Hong Kong investors pumped US$1.4 billion (S$1.94 billion) into Singapore commercial real estate in the first half of the year.
This accounted for more than a quarter of the US$5.2 billion in total outbound property investment from Hong Kong in that period, making Singapore the top destination.
"Some of these Hong Kong investors and funds have been active in Singapore for some time, but the political situation (there) has coincided with more high-net-worth individuals and family offices inquiring on potential purchases," said Ms Christine Li, head of research for Singapore and South-east Asia at Cushman & Wakefield, which compiled the data.
Key transactions here included Hong Kong private equity firm Gaw Capital Partners' $710 million purchase of the Robinson 77 office building in February.
It also led a consortium, which included insurer Allianz, to buy the Duo office and retail space for $1.58 billion. This month, fund manager Arch Capital Management completed the purchase of Anson House for $210 million.
There is also increasing interest in Singapore retail properties among Hong Kong investors, with the recent $520 million acquisition of Chinatown Point mall by Pan Asia Realty Advisors, a joint venture between Mitsubishi Estate and Hong Kong-based CLSA Capital.
Mr James Shepherd, Cushman & Wakefield's regional research head, said: "Singapore may increasingly be viewed as a comparatively safe haven given the challenges that some other global destinations are facing."
The second most popular destination for Hong Kong investors was the United States, with almost US$1.2 billion deployed in the first half of the year. Britain was next on US$900 million and Japan on US$850 million.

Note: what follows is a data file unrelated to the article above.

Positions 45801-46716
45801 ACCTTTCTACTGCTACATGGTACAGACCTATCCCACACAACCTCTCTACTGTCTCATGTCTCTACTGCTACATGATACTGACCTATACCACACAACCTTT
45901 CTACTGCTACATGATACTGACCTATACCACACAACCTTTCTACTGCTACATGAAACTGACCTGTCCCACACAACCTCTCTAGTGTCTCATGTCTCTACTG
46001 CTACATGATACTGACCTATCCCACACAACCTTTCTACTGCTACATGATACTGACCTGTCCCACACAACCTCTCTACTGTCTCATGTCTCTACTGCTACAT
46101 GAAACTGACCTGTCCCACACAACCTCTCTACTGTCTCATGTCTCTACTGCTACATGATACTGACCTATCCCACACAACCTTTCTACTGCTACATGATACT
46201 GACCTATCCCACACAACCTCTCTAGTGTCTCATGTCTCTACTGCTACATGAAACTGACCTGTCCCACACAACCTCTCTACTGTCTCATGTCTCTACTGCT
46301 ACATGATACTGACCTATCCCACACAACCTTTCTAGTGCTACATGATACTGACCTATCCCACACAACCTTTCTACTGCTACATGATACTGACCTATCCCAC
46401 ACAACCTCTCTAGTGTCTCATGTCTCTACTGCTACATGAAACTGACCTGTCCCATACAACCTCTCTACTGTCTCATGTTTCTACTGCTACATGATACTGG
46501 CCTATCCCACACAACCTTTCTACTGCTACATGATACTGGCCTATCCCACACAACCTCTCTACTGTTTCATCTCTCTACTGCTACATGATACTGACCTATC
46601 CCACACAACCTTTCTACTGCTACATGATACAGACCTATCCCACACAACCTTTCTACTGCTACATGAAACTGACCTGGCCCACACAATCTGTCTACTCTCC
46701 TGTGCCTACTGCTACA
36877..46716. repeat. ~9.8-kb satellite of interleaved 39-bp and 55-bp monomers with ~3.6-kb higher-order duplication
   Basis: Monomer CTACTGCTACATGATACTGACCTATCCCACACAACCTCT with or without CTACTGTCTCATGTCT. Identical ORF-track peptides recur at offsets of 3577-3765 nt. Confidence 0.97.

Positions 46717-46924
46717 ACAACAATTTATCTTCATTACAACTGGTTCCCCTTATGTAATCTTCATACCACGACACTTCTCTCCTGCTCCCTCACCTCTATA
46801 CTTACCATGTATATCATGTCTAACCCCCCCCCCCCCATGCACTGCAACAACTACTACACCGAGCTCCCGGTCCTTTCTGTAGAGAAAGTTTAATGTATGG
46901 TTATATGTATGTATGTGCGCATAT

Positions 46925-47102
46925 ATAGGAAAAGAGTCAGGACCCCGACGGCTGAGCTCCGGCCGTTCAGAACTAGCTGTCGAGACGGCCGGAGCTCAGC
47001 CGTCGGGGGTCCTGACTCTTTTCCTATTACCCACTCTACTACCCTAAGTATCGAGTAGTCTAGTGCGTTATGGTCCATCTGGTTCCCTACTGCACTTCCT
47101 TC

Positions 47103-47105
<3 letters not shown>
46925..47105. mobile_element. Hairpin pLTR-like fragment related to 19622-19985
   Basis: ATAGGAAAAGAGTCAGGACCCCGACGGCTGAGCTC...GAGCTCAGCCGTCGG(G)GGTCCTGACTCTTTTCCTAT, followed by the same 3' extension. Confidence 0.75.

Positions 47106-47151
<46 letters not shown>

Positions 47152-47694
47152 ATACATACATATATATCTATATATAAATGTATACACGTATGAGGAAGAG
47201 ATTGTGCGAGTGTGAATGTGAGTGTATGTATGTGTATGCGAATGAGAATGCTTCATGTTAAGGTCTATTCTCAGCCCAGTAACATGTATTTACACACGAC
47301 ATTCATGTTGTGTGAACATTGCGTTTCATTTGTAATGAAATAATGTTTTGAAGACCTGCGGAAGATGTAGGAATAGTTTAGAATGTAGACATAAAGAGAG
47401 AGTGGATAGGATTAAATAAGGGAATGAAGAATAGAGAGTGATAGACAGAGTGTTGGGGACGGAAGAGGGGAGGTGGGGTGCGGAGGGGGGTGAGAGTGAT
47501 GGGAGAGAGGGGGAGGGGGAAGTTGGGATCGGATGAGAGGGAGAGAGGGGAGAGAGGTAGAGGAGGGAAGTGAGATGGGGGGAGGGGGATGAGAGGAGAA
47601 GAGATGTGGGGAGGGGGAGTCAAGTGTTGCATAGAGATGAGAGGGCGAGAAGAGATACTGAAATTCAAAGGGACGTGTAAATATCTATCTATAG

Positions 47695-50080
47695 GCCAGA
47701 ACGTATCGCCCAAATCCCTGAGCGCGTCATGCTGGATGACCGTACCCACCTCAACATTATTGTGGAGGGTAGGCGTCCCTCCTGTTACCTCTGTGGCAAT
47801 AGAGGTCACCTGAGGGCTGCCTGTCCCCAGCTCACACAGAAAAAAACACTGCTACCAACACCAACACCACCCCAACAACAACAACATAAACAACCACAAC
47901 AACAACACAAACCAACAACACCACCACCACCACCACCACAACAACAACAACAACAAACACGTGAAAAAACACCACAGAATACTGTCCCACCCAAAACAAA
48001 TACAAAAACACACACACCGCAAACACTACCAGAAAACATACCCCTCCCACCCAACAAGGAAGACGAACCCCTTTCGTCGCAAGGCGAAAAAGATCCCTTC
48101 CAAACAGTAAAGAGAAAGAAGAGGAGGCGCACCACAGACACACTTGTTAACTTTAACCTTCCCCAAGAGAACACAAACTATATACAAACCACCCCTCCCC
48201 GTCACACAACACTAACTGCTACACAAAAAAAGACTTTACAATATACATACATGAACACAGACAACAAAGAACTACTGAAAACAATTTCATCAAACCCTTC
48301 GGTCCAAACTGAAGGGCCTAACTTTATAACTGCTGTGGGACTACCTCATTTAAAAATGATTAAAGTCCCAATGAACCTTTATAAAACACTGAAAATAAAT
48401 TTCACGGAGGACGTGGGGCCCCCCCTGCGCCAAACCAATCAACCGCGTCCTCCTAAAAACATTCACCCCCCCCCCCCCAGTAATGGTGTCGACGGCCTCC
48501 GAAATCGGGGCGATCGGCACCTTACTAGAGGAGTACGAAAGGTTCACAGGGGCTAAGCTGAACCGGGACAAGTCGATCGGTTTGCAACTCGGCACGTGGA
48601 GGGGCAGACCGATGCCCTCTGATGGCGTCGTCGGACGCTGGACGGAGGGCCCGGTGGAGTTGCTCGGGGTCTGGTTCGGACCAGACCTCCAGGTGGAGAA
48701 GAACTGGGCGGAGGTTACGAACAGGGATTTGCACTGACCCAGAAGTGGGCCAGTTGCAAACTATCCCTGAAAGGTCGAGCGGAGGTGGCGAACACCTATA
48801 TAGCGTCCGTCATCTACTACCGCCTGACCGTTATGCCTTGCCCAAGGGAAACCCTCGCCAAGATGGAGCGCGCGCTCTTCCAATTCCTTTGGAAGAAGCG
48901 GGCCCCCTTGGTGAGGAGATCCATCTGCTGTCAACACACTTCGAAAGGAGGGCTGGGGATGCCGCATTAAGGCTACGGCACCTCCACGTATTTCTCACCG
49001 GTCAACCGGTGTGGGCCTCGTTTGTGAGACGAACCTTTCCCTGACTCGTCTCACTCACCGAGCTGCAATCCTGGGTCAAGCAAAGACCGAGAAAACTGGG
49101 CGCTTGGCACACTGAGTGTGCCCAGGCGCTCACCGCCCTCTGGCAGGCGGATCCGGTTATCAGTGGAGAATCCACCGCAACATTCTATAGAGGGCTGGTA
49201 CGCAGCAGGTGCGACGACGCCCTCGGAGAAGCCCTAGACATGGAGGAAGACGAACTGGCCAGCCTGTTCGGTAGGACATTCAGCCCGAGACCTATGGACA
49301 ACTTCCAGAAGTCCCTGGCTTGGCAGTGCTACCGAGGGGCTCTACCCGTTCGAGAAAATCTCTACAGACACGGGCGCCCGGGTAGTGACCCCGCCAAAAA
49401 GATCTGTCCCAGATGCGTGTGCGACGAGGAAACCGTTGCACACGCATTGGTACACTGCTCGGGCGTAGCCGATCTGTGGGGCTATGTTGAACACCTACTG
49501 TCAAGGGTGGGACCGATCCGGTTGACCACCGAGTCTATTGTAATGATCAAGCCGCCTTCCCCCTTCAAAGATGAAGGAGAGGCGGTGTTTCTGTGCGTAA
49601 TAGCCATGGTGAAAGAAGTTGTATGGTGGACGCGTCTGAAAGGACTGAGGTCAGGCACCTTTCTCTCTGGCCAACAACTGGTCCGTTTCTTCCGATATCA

Mainland Chinese buyers have also started putting Singapore on their radar for commercial assets.
The Place Holdings bought Realty Centre for $148 million in April. Singapore-listed The Place Holdings deals in branding, events management and tourism-related business development, and is backed by China's The Place Investment Group.
Chinese investors are likely to show interest in Australia, as well as countries linked to the Belt and Road Initiative.
Their traditional bias for the US and the United Kingdom has softened as trade tensions and Brexit uncertainty have persisted, noted Mr Shepherd.
Overseas assets are now less attractive because of the recent yuan depreciation, although investors may be encouraged to hold money offshore if they expect a further decline in the yuan rate, Cushman & Wakefield said.
Mr Shepherd added: "Despite the prevailing difficult outbound investment environment, platform deals are likely to remain attractive to Chinese investors - as will development, senior care, R&D (research and development) and logistics properties."